Let us consider a call option on stock S, with strike price K, at time T, where time now

is t. Payout at time T is:

max (S T K ,0 )

49

C.8

Using the properties of a deflator, we can price a call option by considering the present

value of the cashflow from the option. If the value of the call option now is C, then C

must satisfy

Dt C = E t [DT max (S T K ,0 )]

Using the deflator for the Black Scholes Model, to generate the value of the call option

under Black Scholes assumptions, we can write the equation above as

) ]

C = e aT at bX t E e bX T max S t e ( X T X t ) K ,0 X t

St

2

ln + (T t ) r +

2

K

C = S t

T t

St

2

ln + (T t ) r

2

K

K exp{ r (T t )}

T t

This is precisely the formula that is derived from the Black Scholes Model using the

risk-free density, without the use of deflators.

50

Appendix D

Risk-neutral measure

Risk-neutral measure

This paper has focussed on the use of state-price deflators in actuarial modelling. This

is related to the common technique of 'risk-neutral' valuation used by financial

economists to price financial derivatives (for example). This appendix describes that

technique, as a specific example of the use of deflators; but one that requires a 'change

of measure'.

Being several mathematical steps too far for the intended readership of this paper, this

topic has therefore been relegated to an appendix, despite its obvious importance. No

part of the paper relies on the material presented here, which can all be gleaned from

several standard texts, for example Baxter and Rennie (1996). The first three sections

of this appendix present some brief mathematical preliminaries for what follows.

D.1

Change of measure

Investors have been assumed, in this paper, to know in advance some distribution of

possible prices for the assets in which they are interested. The no-arbitrage assumption

then led to these distributions often being redundant when it came to pricing assets.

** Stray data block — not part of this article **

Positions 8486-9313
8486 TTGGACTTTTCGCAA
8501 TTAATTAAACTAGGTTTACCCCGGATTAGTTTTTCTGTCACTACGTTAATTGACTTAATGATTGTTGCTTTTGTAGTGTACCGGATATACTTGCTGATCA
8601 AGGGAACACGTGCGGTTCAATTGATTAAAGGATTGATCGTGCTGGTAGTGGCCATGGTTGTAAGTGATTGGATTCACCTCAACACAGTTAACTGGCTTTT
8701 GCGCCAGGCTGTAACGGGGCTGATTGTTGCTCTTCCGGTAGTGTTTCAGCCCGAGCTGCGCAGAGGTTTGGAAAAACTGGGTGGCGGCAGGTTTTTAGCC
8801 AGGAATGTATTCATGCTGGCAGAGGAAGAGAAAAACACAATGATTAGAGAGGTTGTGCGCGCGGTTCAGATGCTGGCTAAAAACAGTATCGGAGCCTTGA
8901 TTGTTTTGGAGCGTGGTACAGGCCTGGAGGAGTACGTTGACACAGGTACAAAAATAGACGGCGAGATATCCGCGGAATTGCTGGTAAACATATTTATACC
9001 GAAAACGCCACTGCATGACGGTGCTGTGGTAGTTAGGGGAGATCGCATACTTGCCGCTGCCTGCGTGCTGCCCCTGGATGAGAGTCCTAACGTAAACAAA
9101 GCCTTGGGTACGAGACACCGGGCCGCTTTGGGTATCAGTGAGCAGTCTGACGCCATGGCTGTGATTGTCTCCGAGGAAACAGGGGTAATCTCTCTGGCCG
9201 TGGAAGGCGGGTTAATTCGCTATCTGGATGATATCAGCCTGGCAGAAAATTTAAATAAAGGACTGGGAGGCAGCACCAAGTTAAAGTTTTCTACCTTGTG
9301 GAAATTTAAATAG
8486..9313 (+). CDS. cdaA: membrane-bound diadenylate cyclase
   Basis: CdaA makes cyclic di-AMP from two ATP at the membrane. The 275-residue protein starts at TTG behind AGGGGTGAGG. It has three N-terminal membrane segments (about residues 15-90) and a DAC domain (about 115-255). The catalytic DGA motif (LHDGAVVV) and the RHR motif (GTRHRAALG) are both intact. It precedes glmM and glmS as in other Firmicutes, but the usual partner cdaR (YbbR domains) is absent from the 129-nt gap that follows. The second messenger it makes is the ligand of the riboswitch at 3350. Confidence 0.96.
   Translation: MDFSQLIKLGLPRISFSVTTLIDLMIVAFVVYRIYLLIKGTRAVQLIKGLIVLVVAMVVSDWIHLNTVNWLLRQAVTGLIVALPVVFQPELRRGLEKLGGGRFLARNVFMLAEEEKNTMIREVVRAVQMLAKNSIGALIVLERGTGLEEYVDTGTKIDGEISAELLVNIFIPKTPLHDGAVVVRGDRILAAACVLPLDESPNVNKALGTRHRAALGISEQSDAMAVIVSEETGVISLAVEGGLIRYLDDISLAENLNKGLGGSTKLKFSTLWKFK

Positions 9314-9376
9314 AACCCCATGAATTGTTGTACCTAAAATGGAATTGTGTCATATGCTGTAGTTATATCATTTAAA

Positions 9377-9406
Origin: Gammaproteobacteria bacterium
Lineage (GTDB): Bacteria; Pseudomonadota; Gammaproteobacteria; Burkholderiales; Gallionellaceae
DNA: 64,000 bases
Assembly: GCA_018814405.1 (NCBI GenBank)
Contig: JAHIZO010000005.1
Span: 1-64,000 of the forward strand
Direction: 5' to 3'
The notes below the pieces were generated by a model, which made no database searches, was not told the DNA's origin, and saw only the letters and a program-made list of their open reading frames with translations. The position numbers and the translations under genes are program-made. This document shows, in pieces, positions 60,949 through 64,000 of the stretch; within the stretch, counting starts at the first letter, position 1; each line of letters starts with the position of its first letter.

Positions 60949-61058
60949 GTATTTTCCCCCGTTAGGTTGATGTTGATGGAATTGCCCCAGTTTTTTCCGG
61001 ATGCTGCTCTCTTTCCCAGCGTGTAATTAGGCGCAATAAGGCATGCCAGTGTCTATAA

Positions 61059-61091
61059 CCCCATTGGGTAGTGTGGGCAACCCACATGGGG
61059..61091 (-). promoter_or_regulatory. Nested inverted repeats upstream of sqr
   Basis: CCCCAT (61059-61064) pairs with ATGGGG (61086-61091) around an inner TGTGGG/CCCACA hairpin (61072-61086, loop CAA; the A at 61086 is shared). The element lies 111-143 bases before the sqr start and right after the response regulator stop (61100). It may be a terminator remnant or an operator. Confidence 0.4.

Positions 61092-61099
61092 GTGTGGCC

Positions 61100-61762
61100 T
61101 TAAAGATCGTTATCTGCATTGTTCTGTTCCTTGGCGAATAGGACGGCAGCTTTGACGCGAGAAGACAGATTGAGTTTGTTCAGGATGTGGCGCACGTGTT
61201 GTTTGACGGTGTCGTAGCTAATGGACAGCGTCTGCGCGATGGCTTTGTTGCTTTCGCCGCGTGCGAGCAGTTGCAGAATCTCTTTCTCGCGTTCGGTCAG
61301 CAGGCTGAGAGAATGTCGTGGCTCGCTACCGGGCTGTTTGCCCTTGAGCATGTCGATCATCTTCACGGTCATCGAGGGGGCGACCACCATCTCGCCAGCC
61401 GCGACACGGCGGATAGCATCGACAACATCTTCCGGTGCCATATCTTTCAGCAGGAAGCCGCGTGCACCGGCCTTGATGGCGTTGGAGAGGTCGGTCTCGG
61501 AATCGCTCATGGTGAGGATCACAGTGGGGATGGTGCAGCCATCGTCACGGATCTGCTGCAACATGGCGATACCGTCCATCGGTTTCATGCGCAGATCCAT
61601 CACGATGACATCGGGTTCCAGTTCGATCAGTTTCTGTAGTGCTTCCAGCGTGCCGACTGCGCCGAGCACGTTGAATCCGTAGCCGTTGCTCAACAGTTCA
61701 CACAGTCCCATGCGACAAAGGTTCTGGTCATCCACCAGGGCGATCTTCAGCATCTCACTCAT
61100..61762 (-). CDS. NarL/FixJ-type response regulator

It is then natural to wonder if the original distribution may not have been the best

choice. Since the probabilities of future outcomes are always to some extent arbitrary,

would a different choice have made the calculations easier? The answer is often an

overwhelming yes.

Denote the original ('real-world' or 'best-estimate') measure by P. A 'measure' assigns

probabilities to all possible events, (for example an 'event' might be equity returns

being at least 10%pa over the next 3 years). A measure Q is equivalent to P if it agrees

with P about which events have nil probability (for example the possibility of a share

index having negative value). If this condition holds, then Q is related to P via a

random variable R that measures the difference in weight the two measures give to each

event: for any event A, with indicator function 1A (ie a function which takes the value 1

if A occurs and 0 otherwise),

Q( A) = E Q (1A ) = E P ( R1A ) .

R, which is called the Radon-Nikodym derivative, is usually denoted dQ / dP . When

a time parameter is introduced, R becomes a process (via Rt = E P ,t ( R ) ), which

satisfies, for any random variable XT known by time T:

Rt E Q ,t ( X T ) = E P ,t ( RT X T ) .

R is a positive process, whose expected value under P is always one (since this is just